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How to build your own Chrome Extension to Modify HTTP Headers

HTTP headers are vital elements in web communication, providing additional information about requests and responses. When a web browser sends a request to a server, it includes headers containing important details. These headers specify the requested resource, preferred language, expected response data type, and more. Likewise, when the server responds, it includes headers that convey information about the returned data, such as its content type, size, and caching directives.

There are a variety of use cases for which you need a tool to modify HTTP headers. You can directly use Requestly to modify HTTP headers in browsers & mobile apps but if you’d like to roll out your own chrome extension to modify headers, read along.

We’ve an open-source Github repo that helps you get started to build chrome extension to modify headers. We will use the code from the same Github Repo in rest of this article.

Building Chrome Extension to Modify Headers

Now, Let’s start our exciting journey of building our very own Chrome Extension to Modify HTTP Headers.

Step1. Define manifest.json file

The manifest.json file is the first step for building a Chrome extension. It’s a JSON file that describes the extension’s configuration, permissions & other settings serving as the foundation for the project. Let’s create one for our extension.

The manifest.json file includes several key-value pairs that define various aspects of the extension. These include:

  1. “name”: The name key specifies the name of the extension. In this case, it is “Requestly: Modify Headers POC (MV3)”. A clear and descriptive name helps users understand the purpose of the extension.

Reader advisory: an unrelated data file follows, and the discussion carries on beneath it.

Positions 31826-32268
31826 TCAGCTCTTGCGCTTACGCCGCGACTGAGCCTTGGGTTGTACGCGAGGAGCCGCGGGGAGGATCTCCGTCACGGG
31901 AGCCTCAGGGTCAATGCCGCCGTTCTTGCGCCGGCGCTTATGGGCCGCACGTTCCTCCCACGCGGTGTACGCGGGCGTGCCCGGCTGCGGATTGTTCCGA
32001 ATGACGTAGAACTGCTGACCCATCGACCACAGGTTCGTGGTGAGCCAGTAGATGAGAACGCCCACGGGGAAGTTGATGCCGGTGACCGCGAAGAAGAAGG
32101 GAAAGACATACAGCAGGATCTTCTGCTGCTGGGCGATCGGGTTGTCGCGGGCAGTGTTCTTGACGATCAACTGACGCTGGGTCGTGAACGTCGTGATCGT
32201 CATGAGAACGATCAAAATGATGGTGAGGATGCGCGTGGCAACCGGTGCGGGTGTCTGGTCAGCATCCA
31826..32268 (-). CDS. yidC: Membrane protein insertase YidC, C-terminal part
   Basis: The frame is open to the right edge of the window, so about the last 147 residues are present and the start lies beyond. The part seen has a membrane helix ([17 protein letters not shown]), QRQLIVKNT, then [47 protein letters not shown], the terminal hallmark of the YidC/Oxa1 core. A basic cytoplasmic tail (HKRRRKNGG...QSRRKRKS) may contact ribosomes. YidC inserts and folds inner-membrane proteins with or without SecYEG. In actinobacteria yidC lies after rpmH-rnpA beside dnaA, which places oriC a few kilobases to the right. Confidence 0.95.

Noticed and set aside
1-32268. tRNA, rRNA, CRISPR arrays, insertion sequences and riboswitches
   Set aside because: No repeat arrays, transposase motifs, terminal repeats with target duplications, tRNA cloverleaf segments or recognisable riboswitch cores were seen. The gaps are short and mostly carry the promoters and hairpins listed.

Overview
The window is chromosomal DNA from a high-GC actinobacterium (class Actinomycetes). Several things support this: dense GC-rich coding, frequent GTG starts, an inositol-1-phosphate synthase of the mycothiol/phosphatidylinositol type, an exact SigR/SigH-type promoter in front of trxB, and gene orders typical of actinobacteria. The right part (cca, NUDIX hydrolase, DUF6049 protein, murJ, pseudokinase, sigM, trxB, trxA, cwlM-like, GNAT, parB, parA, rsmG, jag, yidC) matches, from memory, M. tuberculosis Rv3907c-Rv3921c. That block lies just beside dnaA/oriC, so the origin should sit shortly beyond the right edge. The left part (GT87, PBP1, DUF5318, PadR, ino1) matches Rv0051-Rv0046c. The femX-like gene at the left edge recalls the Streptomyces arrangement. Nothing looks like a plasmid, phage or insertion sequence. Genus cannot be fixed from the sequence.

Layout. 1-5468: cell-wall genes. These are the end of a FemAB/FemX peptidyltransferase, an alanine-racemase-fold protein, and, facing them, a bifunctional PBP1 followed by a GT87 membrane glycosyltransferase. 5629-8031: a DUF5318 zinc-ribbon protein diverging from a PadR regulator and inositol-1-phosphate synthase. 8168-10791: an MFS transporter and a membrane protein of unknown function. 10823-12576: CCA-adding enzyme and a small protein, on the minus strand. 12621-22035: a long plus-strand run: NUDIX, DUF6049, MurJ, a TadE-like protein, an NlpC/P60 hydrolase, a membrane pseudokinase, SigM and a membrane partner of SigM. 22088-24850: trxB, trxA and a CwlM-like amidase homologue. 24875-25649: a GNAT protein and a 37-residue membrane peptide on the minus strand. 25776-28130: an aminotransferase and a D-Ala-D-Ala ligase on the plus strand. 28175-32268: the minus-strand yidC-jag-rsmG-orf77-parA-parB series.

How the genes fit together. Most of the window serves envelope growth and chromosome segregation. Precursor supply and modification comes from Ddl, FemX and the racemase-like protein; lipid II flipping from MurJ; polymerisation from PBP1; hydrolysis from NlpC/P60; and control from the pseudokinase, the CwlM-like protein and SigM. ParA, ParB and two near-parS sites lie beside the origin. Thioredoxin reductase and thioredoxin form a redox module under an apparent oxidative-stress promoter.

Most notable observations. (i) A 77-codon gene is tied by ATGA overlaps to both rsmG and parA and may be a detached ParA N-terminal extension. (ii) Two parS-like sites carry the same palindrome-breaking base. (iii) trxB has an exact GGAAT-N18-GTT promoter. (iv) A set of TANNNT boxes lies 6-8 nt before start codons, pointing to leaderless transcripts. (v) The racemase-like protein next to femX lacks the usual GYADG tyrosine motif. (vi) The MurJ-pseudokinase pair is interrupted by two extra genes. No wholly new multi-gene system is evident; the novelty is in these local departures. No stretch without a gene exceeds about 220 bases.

2. “description”: The description key provides a brief explanation of the extension’s functionality. In this example, it mentions that the extension is a POC for modifying headers using Manifest V3. This helps users understand the extension’s purpose before installation.
  3. “version”: The version key indicates the version number of the extension. It allows developers to track and manage updates effectively. In the provided example, the value __VERSION__ represents a placeholder that will be replaced with the actual version number.
  4. “manifest_version”: The manifest_version key specifies the version of the manifest file format. In this case, it is using version 3, denoted as “manifest_version”: 3. Manifest V3 introduces changes and enhancements to the extension framework.
  5. “background”: The background key configures the background behavior of the extension. It specifies that a service worker called “background.js” will be used as the background script. It runs silently in the background, enabling the extension to perform necessary tasks.
  6. “icons”: The icons key defines the icons used for the extension. Different sizes are specified, such as 16×16, 48×48, and 128×128 pixels. These icons contribute to the visual identity of the extension and enhance its overall appearance.
  7. “permissions”: The permissions key lists the permissions required by the extension. In this example, it requests the “declarativeNetRequest” permission. This permission enables the extension to utilize the DeclarativeNetRequest API, which allows modifying network requests.
  8. “host_permissions”: The host_permissions key specifies the host permissions required by the extension. The <all_urls> value indicates that the extension requires access to all URLs. This access ensures the extension can modify headers for any requested resource.
  9. “content_security_policy”: The content_security_policy key configures the content security policy for the extension’s pages. It helps protect against security vulnerabilities by defining the allowed sources for scripts. In this example, it permits scripts from ‘self’ (extension’s origin) and ‘https://firebasestorage.googleapis.com‘.

Step2. Create rules.ts – Define DNR API Rules to Modify Headers Declaratively

We will use The DeclarativeNetRequest (DNR) API for modifying network requests in a declarative manner(“declarative” means that developers can specify the desired modifications to be made to network requests using a set of rules. Rather than writing complex code to intercept and modify requests manually).